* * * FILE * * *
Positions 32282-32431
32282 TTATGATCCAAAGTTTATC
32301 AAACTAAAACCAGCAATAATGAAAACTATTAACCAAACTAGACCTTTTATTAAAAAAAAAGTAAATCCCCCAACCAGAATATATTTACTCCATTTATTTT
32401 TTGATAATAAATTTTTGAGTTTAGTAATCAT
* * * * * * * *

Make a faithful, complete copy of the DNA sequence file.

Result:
Positions 32282-32431
32282 TTATGATCCAAAGTTTATC
32301 AAACTAAAACCAGCAATAATGAAAACTATTAACCAAACTAGACCTTTTATTAAAAAAAAAGTAAATCCCCCAACCAGAATATATTTACTCCATTTATTTT
32401 TTGATAATAAATTTTTGAGTTTAGTAATCAT